What I am looking for:

I would like to have something like a 'file-level' encrypted file-system but working in the reverse: The files would be stored in clear on the disk but when accessed via a 'mounted' folder, they would be encrypted on access. I would need this on Linux, or maybe a *BSD variant.

Why I am looking for something like this:

I have lots of files I would like to save to a cloud backup service, but I would want them to be encrypted at the source and being the only one with the key. The cloud service I plan to use does offer encryption but as it is closed source, I would prefer not to trust it with the 'clear' version of my files. (There could be a backdoor, either voluntary or not, or the encryption key could be shared with a third party even though they say they do not do it, etc.).

So the plan I came up with is to put the cloud backup program in a virtual machine which would only have access to the encrypted version of my files (via a shared folder). The problem is, all the solutions I have found only work by encrypting on write and decrypting on read, not the reverse (which is logical since they protect against the leakage of information in case of disk theft).

In my case, some of these solutions may work but I would have to encrypt all my files, share these to the virtual machines, and access them via the 'decrypted' mount point of the file-system. That would mean I would take a performance hit on file access (to encrypt or decrypt) instead of the backup program taking that hit. It would also mean I would lose all my files if I misplaced the decryption key... (compared with only losing the backup of these files)

So, is there anything that would satisfy my needs or am I looking at the problem from a wrong angle?

Edit: I didn't want to mention the name of the cloud service to avoid a 'threadjack' on which is the best backup service for home users, but I see how naming it would help understand the workflow and why I'm here now!

So the backup program is Crashplan, and it handles everything automatically. It works a little bit like 'rsync', maintaining the backup server in sync with the local (backed-up) directories and the remote site maintains an history for each file, so that you cannot lose your backup by syncing an empty dir. If the cloud backup program and protocols weren't proprietary, I'm sure I could have built something out of existing solutions and some scripts, but seeing how it's made, the only solution I've come up with is 'feeding' the program with a regular directory containing the encrypted version of my files. Not wanting to have the data stored twice locally (once in clear and once encrypted), I am looking for an 'on the fly encryption' that would still present itself as a 'regular' directory to programs, that's why I talked about an "encryption file-system"...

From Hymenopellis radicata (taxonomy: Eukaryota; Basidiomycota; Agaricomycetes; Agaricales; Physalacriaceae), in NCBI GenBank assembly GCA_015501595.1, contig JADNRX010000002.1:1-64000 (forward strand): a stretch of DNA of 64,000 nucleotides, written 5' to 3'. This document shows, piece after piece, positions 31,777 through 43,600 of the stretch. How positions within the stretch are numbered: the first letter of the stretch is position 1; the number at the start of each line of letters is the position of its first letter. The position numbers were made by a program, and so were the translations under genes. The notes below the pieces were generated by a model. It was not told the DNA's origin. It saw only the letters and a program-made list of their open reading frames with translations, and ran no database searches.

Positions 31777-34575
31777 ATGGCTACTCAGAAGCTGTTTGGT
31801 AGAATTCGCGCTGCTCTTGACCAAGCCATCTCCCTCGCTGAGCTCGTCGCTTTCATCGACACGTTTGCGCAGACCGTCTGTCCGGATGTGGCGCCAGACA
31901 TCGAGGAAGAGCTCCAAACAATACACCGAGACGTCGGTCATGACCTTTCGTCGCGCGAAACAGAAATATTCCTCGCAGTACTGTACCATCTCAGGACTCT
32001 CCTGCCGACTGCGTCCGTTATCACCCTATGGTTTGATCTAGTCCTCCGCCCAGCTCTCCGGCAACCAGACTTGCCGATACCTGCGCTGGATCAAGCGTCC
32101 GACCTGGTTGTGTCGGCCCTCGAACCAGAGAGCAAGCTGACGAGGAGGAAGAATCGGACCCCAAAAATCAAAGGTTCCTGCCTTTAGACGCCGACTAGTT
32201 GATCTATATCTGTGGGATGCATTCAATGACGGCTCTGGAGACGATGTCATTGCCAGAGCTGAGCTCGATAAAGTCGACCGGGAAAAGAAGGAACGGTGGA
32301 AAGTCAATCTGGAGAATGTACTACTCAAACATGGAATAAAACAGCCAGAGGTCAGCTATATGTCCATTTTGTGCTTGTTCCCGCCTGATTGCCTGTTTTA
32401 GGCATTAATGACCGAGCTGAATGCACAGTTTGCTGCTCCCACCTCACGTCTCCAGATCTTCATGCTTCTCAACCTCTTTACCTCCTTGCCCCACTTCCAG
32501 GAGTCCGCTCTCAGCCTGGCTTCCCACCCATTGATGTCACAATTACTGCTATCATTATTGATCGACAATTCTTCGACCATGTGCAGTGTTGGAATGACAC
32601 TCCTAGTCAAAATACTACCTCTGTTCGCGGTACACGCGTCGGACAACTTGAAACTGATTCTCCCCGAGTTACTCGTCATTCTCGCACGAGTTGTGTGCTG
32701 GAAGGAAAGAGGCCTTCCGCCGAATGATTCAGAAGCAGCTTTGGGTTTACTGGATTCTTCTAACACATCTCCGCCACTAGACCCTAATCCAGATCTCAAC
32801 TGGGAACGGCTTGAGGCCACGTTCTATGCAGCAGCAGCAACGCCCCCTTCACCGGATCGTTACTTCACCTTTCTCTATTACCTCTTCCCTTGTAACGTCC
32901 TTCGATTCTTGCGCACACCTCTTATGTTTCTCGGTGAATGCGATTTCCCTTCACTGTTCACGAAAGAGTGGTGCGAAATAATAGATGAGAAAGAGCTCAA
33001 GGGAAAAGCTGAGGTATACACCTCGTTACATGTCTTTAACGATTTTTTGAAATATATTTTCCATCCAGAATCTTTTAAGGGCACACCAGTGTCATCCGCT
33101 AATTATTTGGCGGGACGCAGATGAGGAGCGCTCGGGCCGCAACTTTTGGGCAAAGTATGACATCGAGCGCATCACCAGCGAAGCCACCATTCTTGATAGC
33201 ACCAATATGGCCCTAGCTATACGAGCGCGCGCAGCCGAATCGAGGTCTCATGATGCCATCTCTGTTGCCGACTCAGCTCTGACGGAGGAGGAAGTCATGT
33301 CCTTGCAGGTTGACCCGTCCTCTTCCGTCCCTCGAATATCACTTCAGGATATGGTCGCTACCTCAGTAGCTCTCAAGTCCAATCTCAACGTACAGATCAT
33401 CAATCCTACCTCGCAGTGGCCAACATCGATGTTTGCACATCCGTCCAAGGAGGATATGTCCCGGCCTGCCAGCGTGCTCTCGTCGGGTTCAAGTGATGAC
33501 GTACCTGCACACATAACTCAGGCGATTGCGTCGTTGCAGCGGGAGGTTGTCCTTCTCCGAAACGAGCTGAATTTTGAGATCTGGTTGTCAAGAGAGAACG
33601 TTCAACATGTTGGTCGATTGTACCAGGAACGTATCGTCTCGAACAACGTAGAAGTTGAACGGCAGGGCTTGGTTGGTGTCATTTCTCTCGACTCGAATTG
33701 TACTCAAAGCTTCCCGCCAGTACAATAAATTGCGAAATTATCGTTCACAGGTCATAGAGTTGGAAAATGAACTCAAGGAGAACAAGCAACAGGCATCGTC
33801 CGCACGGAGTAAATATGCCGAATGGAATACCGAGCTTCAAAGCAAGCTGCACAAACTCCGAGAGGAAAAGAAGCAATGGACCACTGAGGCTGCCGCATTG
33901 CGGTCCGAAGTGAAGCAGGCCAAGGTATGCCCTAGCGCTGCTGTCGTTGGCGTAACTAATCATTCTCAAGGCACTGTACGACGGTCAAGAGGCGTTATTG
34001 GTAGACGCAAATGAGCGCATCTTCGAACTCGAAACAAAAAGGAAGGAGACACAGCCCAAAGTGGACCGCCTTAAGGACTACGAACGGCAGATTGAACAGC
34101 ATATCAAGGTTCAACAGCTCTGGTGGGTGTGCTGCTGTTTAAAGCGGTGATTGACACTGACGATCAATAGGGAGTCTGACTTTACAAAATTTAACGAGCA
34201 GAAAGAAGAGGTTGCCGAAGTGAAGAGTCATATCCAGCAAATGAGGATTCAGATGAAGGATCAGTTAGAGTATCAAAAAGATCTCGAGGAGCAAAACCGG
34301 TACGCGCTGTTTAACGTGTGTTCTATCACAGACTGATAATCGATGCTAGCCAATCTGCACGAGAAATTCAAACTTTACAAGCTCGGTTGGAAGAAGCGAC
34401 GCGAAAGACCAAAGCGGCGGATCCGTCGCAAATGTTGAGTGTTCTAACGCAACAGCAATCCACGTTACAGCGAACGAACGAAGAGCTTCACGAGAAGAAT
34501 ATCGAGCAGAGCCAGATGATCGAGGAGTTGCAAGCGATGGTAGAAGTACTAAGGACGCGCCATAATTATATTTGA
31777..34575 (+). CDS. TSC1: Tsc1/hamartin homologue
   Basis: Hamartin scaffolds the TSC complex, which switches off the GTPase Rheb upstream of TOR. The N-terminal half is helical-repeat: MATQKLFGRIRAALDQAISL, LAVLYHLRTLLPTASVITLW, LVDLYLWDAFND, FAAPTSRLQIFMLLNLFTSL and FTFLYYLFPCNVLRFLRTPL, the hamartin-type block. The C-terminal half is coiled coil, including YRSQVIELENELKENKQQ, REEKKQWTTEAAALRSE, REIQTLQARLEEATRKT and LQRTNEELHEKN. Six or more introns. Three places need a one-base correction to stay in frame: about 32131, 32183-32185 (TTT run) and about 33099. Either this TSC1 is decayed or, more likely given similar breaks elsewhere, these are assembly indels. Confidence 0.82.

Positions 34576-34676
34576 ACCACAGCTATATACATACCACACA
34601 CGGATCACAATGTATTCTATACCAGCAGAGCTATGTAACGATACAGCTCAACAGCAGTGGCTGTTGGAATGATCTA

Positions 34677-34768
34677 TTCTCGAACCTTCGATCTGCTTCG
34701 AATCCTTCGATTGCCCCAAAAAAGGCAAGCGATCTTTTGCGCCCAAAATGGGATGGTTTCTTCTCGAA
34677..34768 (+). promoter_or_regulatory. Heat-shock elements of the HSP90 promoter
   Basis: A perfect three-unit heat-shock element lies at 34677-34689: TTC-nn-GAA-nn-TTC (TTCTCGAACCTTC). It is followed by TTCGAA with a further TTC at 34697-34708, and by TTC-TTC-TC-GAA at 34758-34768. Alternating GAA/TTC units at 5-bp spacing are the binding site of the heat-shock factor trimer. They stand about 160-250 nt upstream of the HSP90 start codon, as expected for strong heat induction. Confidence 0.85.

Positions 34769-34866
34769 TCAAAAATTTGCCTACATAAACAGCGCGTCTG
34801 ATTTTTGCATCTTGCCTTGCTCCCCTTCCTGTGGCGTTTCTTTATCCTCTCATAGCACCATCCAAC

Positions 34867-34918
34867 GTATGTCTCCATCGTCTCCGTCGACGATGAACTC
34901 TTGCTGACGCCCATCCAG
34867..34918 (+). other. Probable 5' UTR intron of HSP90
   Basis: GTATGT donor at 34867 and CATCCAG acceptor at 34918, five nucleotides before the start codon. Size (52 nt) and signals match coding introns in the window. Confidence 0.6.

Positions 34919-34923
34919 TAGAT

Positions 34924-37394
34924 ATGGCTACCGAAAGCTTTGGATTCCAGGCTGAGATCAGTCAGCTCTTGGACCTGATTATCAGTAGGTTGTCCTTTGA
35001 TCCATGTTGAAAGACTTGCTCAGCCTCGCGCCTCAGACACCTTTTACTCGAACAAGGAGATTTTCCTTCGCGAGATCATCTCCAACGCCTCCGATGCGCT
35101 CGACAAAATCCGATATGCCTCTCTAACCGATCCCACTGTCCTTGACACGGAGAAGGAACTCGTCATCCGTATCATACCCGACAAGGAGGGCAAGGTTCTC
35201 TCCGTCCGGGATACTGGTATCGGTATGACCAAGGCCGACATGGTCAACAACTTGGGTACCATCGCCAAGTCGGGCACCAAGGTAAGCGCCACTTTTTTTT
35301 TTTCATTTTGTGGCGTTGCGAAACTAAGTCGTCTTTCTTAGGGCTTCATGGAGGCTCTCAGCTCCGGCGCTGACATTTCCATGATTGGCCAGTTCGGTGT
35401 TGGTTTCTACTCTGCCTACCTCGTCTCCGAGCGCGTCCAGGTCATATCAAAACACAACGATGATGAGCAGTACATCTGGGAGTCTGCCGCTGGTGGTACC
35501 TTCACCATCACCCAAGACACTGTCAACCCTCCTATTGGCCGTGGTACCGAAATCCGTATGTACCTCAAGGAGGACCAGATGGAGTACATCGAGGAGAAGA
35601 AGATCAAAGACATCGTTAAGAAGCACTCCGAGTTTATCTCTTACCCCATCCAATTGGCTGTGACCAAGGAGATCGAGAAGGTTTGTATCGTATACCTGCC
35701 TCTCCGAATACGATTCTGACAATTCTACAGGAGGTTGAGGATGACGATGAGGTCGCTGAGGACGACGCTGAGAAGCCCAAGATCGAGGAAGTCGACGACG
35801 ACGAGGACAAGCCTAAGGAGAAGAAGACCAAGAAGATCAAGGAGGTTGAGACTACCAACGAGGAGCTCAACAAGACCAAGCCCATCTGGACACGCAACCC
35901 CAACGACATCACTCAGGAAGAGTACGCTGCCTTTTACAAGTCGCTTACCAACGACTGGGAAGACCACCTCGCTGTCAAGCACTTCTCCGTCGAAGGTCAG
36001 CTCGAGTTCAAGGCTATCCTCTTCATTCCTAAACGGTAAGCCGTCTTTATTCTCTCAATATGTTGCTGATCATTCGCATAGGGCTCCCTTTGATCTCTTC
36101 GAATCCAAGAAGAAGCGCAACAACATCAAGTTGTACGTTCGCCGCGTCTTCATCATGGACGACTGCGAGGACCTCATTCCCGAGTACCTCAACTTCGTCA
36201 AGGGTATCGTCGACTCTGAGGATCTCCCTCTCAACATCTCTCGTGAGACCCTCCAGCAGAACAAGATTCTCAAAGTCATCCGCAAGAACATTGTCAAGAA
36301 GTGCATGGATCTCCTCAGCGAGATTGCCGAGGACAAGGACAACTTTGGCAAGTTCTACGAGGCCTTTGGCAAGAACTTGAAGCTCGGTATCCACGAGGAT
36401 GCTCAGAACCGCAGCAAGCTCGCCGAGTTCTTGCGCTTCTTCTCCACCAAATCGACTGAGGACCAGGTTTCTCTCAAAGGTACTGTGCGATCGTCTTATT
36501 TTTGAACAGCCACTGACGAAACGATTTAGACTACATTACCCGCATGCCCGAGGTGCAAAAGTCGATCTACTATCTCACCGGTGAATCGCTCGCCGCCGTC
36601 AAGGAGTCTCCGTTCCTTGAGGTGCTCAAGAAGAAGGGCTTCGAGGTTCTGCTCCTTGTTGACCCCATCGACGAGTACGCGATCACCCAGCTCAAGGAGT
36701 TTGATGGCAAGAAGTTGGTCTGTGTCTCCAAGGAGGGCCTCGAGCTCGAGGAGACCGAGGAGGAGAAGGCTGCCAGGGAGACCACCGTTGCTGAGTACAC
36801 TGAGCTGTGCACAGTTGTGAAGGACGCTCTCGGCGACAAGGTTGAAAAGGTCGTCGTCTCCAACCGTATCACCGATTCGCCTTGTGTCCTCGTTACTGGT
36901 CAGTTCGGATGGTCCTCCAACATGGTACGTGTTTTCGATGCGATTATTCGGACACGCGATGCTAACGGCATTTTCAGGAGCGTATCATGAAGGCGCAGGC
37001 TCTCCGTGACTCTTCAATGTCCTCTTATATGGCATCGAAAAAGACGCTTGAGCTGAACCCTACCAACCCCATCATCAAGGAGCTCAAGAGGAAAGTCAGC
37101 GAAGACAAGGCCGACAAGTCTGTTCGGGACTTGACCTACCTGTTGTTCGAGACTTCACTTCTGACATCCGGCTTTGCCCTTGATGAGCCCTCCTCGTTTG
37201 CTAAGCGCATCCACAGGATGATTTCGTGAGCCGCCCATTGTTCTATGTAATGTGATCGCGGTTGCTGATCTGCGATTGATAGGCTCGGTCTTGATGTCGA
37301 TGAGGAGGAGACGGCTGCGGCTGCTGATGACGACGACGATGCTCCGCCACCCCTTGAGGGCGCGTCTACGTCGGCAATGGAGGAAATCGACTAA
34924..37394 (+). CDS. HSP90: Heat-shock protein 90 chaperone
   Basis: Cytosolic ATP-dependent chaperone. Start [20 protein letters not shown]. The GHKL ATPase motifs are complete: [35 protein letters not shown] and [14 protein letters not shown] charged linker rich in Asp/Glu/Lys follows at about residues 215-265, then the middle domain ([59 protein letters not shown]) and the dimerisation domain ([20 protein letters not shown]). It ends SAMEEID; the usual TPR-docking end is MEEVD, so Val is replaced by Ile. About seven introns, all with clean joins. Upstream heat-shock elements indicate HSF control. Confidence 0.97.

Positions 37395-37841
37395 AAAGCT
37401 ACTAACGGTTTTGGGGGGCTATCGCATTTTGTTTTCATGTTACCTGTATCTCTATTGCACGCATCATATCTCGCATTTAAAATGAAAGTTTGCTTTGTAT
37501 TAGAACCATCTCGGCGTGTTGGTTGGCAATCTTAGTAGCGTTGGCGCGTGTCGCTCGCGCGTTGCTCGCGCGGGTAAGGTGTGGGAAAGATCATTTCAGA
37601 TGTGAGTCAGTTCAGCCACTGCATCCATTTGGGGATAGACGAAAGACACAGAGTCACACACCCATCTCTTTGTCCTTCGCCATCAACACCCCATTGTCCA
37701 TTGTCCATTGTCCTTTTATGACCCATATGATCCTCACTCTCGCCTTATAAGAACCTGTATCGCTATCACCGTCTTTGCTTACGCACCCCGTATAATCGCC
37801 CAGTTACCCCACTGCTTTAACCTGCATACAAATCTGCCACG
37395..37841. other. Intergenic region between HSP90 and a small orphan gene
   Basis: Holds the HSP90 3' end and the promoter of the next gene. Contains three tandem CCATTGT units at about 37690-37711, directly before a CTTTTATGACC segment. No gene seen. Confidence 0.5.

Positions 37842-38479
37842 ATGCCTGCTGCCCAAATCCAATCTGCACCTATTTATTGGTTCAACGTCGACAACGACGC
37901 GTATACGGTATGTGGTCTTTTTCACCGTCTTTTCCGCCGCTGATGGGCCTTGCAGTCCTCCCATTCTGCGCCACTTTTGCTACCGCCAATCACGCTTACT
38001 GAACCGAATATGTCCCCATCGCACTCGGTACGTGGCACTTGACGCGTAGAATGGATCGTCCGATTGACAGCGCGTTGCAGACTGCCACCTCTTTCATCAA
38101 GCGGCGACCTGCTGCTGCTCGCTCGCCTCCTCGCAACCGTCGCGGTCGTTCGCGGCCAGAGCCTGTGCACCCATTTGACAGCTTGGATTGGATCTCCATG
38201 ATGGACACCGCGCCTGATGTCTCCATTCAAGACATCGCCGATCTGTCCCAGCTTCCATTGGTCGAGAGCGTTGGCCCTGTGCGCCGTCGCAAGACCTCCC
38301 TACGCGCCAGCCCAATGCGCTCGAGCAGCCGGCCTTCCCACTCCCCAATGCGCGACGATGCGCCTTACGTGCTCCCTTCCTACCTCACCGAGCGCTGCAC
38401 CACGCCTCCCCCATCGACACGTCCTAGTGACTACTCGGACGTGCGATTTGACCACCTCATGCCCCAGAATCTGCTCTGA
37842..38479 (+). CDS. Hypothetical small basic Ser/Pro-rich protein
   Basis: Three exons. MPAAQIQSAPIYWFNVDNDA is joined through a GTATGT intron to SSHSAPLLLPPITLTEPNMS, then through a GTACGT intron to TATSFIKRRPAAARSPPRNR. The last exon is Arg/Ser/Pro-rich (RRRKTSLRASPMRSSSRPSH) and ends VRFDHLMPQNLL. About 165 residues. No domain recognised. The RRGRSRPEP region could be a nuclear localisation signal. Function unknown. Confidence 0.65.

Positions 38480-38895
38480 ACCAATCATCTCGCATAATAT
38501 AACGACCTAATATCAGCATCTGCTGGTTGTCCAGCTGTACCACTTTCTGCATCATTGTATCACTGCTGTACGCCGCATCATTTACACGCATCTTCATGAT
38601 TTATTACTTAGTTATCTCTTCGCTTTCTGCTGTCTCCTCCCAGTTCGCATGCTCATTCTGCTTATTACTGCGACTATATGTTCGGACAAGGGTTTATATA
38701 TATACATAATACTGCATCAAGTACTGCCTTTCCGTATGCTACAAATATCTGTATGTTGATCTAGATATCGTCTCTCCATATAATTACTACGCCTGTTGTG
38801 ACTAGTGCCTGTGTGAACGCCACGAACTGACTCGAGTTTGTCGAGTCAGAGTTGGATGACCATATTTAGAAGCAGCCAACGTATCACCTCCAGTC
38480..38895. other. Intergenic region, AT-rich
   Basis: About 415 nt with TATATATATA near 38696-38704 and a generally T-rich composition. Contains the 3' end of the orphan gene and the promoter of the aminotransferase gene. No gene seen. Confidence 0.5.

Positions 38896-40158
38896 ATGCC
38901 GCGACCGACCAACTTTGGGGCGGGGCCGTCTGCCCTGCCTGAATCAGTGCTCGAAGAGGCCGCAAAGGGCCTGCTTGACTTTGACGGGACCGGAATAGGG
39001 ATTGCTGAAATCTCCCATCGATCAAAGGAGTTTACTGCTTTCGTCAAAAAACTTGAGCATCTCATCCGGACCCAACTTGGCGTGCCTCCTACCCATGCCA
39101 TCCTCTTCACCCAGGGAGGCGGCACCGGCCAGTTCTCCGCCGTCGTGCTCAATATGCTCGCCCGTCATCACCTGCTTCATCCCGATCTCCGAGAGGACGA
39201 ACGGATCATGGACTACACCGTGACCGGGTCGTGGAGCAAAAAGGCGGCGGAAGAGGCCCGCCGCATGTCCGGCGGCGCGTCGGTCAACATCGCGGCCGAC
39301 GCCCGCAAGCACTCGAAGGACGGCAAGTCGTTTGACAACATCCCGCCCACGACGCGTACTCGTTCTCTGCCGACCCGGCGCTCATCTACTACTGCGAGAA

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    How does the cloud backup program work? Does it handle incremental backups for you? A simple solution would be to use your own software to generate archives, encrypt them, and upload the result. You'll find plenty of open-source software for that, it's a very common workflow. – Gilles 'SO- stop being evil' Nov 11 '14 at 15:21
  • The backup program is Crashplan, I've edited the original question to make the workflow clearer. I would like to leave Crashplan handle all the parts of what to backup and when, but feeding it encrypted data instead of trusting it with the encryption key. – Nawak Nov 11 '14 at 22:19
  • Ok, thanks for the clarification. There's an important consequence of doing things your way: when you encrypt the same file twice, the ciphertext is different, so the backup program will think that all files have changed unless you arrange to store the previous encrypted version, which is a significant constraint on your scheme. You can avoid that by imposing deterministic encryption, but it also weakens the security (an attacker with two different versions of the same file may be able to recover its content). – Gilles 'SO- stop being evil' Nov 11 '14 at 22:35
  • So, what you need is not just a way to encrypt files on the fly, but also to do part of the job of the backup program, which is to detect which files have been modified since the last backup. My recommendation would be to change your workflow and use some software to generate encrypted archives, then use Crashplan to upload these archives, but if you really want to use Crashplan and you're aware of the security/performance/reliability compromises, I think you can make it work. – Gilles 'SO- stop being evil' Nov 11 '14 at 22:37

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